Salmon and Trout Caviar
Photo courtesy of Buxton Trout and Salmon Farm
These large and glistening orange-red berries common in canapes and Japanese cuisine are most familiar to locals. They are enjoyed for their pop of light salty and fishy flavours with a tinge of oil. Usually eaten cold and plain to savour the natural flavours of the roe, it has also become popular as garnish on canapes.
Top quality salmon and trout roe should be whole, crisp and lightly salted like that of Buxton Trout and Salmon Farm. However, inferior and cheaper versions are now available. They are soft, greasy or crushed. There are also late stage roes that have a harder protective coat as they are formed ready to be laid by the fish. All roes produced in Australia are farmed. 100 grams usually retails for $36 in supermarkets and even deli section of markets like Queen Victoria Market in Melbourne.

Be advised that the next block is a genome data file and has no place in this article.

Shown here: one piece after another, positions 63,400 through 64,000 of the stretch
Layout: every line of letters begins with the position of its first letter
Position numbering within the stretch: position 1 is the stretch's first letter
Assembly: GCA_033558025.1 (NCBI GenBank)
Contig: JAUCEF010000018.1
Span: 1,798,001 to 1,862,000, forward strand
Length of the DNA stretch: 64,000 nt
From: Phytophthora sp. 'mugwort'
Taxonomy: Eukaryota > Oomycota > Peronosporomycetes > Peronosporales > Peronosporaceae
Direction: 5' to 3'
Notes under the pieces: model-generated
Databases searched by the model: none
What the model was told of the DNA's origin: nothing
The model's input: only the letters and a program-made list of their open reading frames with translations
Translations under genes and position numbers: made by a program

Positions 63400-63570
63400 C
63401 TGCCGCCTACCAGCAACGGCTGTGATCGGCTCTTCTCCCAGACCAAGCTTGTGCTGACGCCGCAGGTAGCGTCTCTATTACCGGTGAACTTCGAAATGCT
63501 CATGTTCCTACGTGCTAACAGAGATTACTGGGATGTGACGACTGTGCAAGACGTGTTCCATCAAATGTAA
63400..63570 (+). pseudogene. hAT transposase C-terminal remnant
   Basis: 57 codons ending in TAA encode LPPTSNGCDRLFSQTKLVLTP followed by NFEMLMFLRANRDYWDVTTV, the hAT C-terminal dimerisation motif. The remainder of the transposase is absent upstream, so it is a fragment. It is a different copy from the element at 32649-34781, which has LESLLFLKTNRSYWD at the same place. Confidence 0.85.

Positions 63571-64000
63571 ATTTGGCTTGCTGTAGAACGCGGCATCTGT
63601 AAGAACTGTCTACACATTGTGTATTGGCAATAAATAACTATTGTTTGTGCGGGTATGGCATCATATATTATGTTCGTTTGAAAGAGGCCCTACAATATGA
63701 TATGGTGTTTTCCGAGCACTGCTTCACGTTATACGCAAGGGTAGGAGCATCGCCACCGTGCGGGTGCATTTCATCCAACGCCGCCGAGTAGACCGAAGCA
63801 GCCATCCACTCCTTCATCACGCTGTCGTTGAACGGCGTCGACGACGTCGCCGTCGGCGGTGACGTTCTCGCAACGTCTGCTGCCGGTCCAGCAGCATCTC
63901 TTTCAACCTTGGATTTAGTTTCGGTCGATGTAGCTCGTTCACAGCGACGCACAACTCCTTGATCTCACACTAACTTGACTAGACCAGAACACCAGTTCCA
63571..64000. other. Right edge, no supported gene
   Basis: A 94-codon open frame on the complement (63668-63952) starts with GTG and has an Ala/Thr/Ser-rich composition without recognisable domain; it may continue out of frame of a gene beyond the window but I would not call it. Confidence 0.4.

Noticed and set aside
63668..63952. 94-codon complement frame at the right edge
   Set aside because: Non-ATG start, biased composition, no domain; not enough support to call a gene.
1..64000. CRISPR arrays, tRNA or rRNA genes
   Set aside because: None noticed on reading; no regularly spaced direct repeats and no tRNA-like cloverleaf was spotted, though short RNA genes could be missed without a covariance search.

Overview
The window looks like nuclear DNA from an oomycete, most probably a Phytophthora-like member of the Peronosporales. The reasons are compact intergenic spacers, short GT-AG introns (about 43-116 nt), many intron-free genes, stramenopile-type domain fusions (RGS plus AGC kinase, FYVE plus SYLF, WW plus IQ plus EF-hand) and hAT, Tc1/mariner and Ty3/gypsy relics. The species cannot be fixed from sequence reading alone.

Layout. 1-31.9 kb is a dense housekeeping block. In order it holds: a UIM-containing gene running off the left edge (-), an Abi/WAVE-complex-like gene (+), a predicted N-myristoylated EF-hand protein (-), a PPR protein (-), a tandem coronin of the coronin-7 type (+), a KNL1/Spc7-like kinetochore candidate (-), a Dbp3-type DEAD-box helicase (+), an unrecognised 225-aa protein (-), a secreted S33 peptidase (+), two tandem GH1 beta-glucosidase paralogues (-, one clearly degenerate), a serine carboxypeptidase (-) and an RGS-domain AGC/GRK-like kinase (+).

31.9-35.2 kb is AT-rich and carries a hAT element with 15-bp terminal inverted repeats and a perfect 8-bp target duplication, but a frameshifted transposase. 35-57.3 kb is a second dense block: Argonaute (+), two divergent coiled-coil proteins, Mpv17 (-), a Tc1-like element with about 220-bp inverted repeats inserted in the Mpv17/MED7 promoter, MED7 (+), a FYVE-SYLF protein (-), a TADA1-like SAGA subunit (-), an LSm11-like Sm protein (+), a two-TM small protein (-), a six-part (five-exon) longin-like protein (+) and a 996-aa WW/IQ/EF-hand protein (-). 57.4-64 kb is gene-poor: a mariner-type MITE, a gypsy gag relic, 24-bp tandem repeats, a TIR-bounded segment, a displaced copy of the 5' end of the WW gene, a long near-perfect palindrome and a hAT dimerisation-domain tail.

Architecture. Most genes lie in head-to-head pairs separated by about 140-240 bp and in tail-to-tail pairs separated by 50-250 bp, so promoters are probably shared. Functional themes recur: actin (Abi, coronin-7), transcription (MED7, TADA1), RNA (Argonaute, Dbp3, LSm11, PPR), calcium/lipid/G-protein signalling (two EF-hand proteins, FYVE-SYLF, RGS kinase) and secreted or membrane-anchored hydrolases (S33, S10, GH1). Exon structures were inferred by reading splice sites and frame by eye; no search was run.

Golden Whitefish Caviar
Golden whitefish surrounded by extra large salmon caviar / Photo courtesy of The Good Food & Wine Show
A less fishy alternative to Salmon caviar is the freshwater Golden Whitefish caviar available from The Good Grub Hub. It is a delicious roe harvested from wild whitefish that populate pristine alpine freshwater lakes in Northern USA. The individual eggs are a golden hue and the mouth feel is a mellow and clean flavour with a very satisfying pop.
Apart from the affordability at $55 for 113 grams, the natural roe is also very versatile and can be incorporated into vinaigrettes, sauces, mousses, mayonnaise and dips. It can also be infused with smoke, citron and truffle to add new flavour dimensions to canapes.